Rare diseases, collectively, can not be considered rare at all. According to the National Institute of Health, approximately 30 million Americans that makeup 10% of the total American population, are affected by one of the 7,000 known rare diseases. However, the challenges manifested by the Rare patient population are tremendous ranging from delayed diagnosis, lack of skilled physicians, lack of a cure, cost of available therapies, and so on.
Von Hippel-Lindau (VHL) disease is an autosomal dominantly inherited tumor syndrome that leads to the development of benign and malignant tumors in different parts of organs, primarily including the nervous system and internal organs. According to the National Organization of Rare Disorders (NORD), VHL disease affects 1 in 36,000 people and approximately 20% of the total VHL patients are first-in-family or de novo cases. The disease majorly affects adults with the mean age of onset of 26 years. As per DelveInsigt’s Von Hippel-Lindau disease epidemiological analysis, the total US VHL disease prevalence was 9.2 thousand in 2020, which is anticipated to increase by 2030.
However, there are no universally accepted guidelines that can help in the timely diagnosis and screening of the disease. The matter gets worse due to the presence of a wide range of clinical symptoms and delayed onset of symptoms as approximately 40-50% of the total Von Hippel-Lindau cases are symptomatic that leads to delayed treatment. At present, there is no cure for the disease and the tumors are treated with the help of locals (i.e., surgical resection, RFA, radiotherapy). The present treatment approach in the Von Hippel-Lindau therapy market revolves around controlling and preservation of functional parenchyma to avoid the morbidity associated with renal or adrenal loss. Laser treatment, Stereotactic radiotherapy, Vitreoretinal surgery, Salvage external beam radiation, Intravitreal anti-VEGF therapy are some of the available therapeutics choices available in the VHL disease market, however, the selection of treatment depends upon the location of tumor, presence of hemangioblastomas, eligibility for surgeries, tolerability rate, visual activity and so on. Although the therapies can very well target the complications associated with the disease and treat them, early detection of the tumors here plays a crucial role, as it can significantly improve patient outcomes. If untreated, the condition can result in permanent loss of vision and damage to the brain and in severe cases to death.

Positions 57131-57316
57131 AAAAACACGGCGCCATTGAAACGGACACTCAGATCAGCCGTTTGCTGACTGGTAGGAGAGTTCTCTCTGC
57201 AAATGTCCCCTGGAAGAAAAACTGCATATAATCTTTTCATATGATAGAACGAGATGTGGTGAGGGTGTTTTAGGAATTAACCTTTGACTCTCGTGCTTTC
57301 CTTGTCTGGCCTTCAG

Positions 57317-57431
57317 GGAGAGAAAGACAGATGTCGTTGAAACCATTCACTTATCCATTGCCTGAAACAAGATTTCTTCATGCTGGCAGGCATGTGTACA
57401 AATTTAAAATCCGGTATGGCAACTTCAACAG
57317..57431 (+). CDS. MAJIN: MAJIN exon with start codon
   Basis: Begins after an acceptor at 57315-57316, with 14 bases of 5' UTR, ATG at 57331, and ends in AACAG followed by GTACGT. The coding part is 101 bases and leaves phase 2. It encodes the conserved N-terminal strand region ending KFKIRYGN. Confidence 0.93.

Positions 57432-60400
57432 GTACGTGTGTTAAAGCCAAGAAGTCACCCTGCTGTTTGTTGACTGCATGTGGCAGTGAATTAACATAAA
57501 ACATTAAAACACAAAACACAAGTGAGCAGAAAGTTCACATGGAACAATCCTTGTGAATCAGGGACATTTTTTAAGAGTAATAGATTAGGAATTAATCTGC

Therefore, there is a dire need for effective, safe and standard therapies that can target the underlying cause of the disease. As per DelveInsigt’s Von Hippel-Lindau therapeutics market, key pharmaceutical companies such as Merck, Novartis, among others are navigating through the VHL disease therapeutics market to bring on innovative and curative approaches by the next decade.
Merck is currently developing Belzutifan (MK-6482), which is a novel, potent, and investigational hypoxia-inducible factor-2α (HIF-2α) inhibitor. The drug is in one Phase I and two Phase II clinical trials to treat VHL-associated Renal Cell Carcinoma and Pheochromocytoma/ Paraganglioma. The therapy has already won Breakthrough therapy designation, and earlier this year the drug became the first treatment to receive an “Innovation Passport” through the Medicines and Healthcare products Regulatory Agency’s (MHRA) new Innovative Licensing and Access Pathway (ILAP). Moreover, the FDA has set a Prescription Drug User Fee Act (PDUFA), or target action on September 15, 2021.
Another novel therapy in the Von Hippel-Lindau pipeline includes DFF332, a small molecule under evaluation by Novartis. The drug is under a clinical Phase I trial to treat advanced/relapsed ccRCC and other malignancies with HIF2α stabilizing mutations. This is a first in human (FIH), Phase I/Ib, open-label, multi-center study of DFF332 as a single agent and in combination with everolimus or spartalizumab plus taminadenant.
However, the VHL disease pipeline therapies in the Von Hippel-Lindau market are novel and appear promising, DelveInsight’s secondary domain research demonstrates a relatively weaker pipeline. On a brighter side, DelveInsight estimates that a lack of robust VHL disease pipeline is acting as a propelling factor behind the groVon Hippel-Lindau Market Space Expected to Expand at a CAGR 8.3% by 2030 Owing to Increasing Prevalence and Emerging Therapieswth of the VHL disease pipeline market and influx of key pharma companies. The market space is relatively less competitive and owing to the rarity of the condition, the therapies would also be eligible for market exclusivity, premium prices, and relaxed clinical trial guidelines, which is further giving a promising picture to the Von Hippel-Lindau market space.